Public Health England.



April 22, 2016 at 8:01 am

Strong stewardship to fight antimicrobial resistance

Lancet April 23, 2016 V.387 N.10029


Antibiotics have undoubtedly revolutionised medicine. However, widespread use of antimicrobial drugs in medicine and agriculture has spurred the evolution of pan-resistant bacterial strains. With few new antibiotics in the development pipeline, the threat to public health of antimicrobial resistance is all too real. Strong stewardship policies are urgently needed to stem inappropriate prescribing and use of antibiotics.


On April 13, the Infectious Diseases Society of America and the Society for Health Care Epidemiology of America released a new guideline: Implementing an Antibiotic Stewardship Program, with 27 recommendations that cover a broad range of antibiotic stewardship interventions. Among the recommendations are use of preauthorisation for antibiotic prescribing, restriction of use of antibiotics with high risk of Clostridium difficile infection, and strategies for specific health-care settings (such as nursing homes) to reduce unnecessary or inappropriate antibiotic use. Of note, although these recommendations can be used across a range of clinical settings, the authors highlight the lack evidence for effective antibiotic stewardship interventions, and call for increased research to determine how to best achieve large-scale implementation of these measures.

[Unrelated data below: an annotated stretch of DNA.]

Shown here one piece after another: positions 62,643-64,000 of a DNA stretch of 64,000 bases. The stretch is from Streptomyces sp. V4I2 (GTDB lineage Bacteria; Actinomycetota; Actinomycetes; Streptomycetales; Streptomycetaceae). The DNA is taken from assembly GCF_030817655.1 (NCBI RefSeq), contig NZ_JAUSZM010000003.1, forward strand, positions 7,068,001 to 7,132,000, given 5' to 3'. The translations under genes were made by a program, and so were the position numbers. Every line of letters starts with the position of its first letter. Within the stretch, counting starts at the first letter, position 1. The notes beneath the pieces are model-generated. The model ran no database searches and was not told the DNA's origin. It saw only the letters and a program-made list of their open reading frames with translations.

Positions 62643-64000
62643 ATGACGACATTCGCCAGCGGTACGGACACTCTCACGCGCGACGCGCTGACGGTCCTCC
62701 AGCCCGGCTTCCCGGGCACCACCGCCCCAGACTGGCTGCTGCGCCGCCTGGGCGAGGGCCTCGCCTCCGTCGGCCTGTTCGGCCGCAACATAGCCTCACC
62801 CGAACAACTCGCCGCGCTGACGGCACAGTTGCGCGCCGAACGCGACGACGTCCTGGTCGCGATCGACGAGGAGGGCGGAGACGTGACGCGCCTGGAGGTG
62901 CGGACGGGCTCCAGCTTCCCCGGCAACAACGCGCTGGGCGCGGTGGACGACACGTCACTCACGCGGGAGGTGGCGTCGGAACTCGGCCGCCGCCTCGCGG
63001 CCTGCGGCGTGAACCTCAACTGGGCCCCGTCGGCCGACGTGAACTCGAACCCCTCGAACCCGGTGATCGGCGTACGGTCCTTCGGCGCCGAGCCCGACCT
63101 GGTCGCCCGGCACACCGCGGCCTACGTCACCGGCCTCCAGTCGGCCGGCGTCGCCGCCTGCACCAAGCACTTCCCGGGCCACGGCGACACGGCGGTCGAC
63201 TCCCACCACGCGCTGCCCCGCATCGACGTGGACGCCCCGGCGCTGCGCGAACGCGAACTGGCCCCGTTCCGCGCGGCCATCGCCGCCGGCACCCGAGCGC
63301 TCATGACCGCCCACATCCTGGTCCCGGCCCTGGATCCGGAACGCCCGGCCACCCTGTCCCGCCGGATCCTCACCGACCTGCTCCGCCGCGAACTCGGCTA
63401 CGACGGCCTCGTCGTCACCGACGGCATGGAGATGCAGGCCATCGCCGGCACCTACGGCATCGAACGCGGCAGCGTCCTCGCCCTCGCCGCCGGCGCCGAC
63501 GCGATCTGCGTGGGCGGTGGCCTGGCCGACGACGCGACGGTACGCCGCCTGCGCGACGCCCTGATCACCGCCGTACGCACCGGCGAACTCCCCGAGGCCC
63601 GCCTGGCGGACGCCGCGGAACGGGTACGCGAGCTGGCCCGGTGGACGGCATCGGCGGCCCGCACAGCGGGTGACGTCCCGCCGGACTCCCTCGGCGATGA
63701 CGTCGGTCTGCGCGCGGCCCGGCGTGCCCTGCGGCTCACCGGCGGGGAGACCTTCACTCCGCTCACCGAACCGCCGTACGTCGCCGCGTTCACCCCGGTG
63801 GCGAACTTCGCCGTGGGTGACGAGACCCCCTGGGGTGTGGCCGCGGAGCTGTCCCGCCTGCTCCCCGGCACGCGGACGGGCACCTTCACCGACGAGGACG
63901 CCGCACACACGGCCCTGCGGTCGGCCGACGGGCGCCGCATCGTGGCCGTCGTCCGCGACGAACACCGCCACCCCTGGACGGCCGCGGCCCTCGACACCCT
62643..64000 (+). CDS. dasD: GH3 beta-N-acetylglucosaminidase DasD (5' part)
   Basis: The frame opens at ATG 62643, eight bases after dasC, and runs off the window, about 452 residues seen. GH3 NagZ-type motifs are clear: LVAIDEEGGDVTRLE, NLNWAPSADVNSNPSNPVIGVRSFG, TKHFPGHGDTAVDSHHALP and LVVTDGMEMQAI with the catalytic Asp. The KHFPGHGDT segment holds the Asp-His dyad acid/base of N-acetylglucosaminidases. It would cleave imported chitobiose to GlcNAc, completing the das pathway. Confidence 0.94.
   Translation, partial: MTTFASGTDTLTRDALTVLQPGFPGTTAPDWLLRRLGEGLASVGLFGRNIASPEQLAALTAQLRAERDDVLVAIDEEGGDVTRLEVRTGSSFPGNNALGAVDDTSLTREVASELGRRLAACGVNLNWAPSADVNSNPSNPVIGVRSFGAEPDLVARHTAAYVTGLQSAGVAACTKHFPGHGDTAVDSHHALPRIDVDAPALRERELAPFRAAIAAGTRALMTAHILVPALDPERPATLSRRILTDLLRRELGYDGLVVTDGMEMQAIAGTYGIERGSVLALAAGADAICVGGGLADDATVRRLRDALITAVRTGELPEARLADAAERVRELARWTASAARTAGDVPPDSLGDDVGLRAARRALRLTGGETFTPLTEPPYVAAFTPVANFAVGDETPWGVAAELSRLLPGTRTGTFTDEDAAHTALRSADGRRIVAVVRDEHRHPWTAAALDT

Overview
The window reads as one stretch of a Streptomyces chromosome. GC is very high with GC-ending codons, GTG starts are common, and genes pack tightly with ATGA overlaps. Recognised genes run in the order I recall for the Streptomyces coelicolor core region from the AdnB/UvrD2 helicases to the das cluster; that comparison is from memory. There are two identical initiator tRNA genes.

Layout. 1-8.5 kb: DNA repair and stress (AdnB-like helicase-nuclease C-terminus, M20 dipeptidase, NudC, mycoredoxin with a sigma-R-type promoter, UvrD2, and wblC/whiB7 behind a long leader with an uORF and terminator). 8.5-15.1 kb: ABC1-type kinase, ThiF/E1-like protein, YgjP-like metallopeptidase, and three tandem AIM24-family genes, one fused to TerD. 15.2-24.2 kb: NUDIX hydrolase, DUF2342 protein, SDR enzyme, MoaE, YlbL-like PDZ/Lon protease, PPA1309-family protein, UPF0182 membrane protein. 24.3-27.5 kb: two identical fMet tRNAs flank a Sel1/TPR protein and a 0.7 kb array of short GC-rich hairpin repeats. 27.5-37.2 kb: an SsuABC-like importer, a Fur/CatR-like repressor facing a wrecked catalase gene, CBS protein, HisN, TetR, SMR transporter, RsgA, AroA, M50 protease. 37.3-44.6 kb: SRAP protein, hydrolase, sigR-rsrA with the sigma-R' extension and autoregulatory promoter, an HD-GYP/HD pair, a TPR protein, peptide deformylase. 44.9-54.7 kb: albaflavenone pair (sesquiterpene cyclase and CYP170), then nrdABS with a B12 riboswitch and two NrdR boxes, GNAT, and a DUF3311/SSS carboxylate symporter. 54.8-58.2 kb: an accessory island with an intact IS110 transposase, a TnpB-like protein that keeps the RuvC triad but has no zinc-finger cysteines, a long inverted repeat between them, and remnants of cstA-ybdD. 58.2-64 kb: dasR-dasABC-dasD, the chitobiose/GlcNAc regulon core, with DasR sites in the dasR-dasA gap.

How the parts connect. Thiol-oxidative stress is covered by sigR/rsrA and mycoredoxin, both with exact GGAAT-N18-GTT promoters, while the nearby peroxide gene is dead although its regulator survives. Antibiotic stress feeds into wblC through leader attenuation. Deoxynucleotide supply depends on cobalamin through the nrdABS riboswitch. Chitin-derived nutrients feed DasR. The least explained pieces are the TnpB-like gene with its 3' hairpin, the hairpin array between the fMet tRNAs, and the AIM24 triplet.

April 22, 2016 at 8:00 am

Antibiotic stewardship: prescribing social norms

Lancet April 23, 2016 V.387 N.10029


Ian M Gould, Timothy Lawes

With a burgeoning world population, expansions in medical intervention, and intensified agriculture, the need for antibiotic stewardship is increasingly clear. Declining efficacy of antimicrobial prophylaxis for surgery or chemotherapy, and emergence of pan-resistant pathogens, warn of a post-antibiotic era. In the evolutionary arms race of antimicrobial resistance, rejuvenating the neglected pipeline for new agents provides only a partial solution. The key challenge worldwide is translating awareness of resistance into effective stewardship.

In the past decade, the UK has made notable progress. A high media profile has provided political leverage to advance antimicrobial resistance up national health agendas, and surveillance systems for antibiotic consumption and resistance have been established. National targets to reduce broad-spectrum antibiotic use have been associated with declines in Clostridium difficile and meticillin-resistant Staphylococcus aureus. However, declining sensitivities to substitute antibiotics4 suggest that without reducing total antibiotic consumption, we might be replacing rather than eliminating resistances. Sustaining progress will require a major shift in prescribing and consumption norms …


April 22, 2016 at 7:59 am